H House by Budapesti Műhely
By Sophie • Oct 22, 2012
Tamás Dévényi, of the firm Budapesti Műhely, created this contemporary residence as a modern version of the ‘peasant house’.
The home features an extended roof to be used as a car park or covered terrace.
It was built in 2011 and is located in Sóskút, Hungary.
H House by Budapesti Műhely:
“Not far from Budapest, on the fringes of a forest, there stands Tamás Dévényi’s shingle covered new house.
The disarmingly simple building creates generous spatial relations on the 1,5 hectare land. The proximity of the bustling city life doesn’t mean that we can not relish the convenience of nature and the separation of a farmhouse.
Borrowing its form and use of materials from the Central-European peasant architecture, the building’s modular structure follows contemporary design thinking.
The requirements for a country house have changed a lot during the past hundred years, but using the old Hungarian peasant house’s archetype was a good starting point for the design in a situation where the strict, local Building Regulations ties the architects’ freedom.
The traditional use of materials, the pitched roof and the 50 meters distance from the road were such musts that made the architect rethink traditions.
The result is a reinterpretation of the area’s old peasant longhouse.
The Modular System:
The ground plan is created by using a modular system made of a 12 square meter units.
This is the size defined by the family itself as an ideal room size, thus this unit is repeated in two rows next to each other following a very clear logic: on one side there are the unit sized rooms and on the other side there is a hallway running through the whole house nipping off space from the units’ width on the right side of the longitudinal axis and creates smaller rooms for the bathrooms and the storage units.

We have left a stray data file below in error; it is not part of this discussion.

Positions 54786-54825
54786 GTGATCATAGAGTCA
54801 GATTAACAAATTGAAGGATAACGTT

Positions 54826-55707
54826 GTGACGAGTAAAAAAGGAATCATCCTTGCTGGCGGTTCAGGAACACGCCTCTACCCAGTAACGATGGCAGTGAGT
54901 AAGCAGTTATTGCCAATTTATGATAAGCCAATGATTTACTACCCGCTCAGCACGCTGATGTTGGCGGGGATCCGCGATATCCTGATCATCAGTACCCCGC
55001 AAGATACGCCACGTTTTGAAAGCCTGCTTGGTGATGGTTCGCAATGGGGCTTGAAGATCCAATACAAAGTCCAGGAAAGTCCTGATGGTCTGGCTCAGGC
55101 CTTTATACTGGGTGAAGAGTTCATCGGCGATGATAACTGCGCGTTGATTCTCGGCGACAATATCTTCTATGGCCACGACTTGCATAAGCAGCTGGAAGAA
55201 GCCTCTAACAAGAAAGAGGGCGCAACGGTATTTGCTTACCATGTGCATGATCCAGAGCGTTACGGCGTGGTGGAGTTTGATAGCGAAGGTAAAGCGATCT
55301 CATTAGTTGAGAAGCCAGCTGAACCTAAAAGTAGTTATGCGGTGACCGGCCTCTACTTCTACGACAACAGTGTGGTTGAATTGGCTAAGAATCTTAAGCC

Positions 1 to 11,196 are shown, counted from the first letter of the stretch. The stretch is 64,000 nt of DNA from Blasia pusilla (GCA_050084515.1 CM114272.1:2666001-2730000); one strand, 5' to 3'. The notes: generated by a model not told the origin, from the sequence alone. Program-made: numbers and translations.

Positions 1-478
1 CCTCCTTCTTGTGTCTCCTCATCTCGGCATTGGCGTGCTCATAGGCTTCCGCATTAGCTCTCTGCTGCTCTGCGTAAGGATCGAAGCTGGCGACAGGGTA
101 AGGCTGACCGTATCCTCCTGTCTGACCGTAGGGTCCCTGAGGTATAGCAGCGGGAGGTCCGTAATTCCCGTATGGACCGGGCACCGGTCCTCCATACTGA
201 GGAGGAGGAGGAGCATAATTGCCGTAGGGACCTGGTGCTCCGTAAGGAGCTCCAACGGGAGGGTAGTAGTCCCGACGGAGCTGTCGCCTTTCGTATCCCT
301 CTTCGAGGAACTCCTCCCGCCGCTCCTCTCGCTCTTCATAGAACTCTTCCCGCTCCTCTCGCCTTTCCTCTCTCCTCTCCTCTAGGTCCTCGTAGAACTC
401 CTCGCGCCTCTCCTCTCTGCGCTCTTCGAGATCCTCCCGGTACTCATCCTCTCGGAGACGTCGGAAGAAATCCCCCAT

Still fitting into the logical grid, two asymmetrical elements help to lift the system’s rigidity: one of the living room’s four modules opens up towards the attic adding the third dimension to the space, and two modules are pulled out in both sides of the house to form the terraces in a slid way in order to avoid a strong lateral axis.
The pitched roof follows the peasant architecture’s symmetrical, 41 degrees form, and its ridge is defined by the hallway’s left wall, which is independent from the modular system.
Thus the ridge’s line is pulled away from the house’s longitudinal axis and generates a column-less porch on the forest-facing side with its large eaves.
On the front side, with the visible wooden structure, the elongated part of the roof defines a multifunctional space: it serves as a daily car park but it becomes a huge roofed terrace during the large feasts.
Playful Use of Materials:
The use of materials is also rooted back to the traditions but the placing of the wooden and the metal covers go after the house’s own principles.
Above the heated apartment, the roof has got shingle cover, while the eaves and the roofed terrace have metal sheet covers.
Unified with the roof, the walls got shingles too but the metal sheeted northeast façade and the striped metal rolling shutters give variety to the house’s overall image.
Connection to the Garden and to the Forest:
Standing between two areas with different kinds of characters – a shrubbery and a steep forest slope – the house acts like a filter: it divides them from each other but at the same time it connects them and lets their impressions inside with its visual and direct connections.”
Photos by: Tamás Bujnovszky
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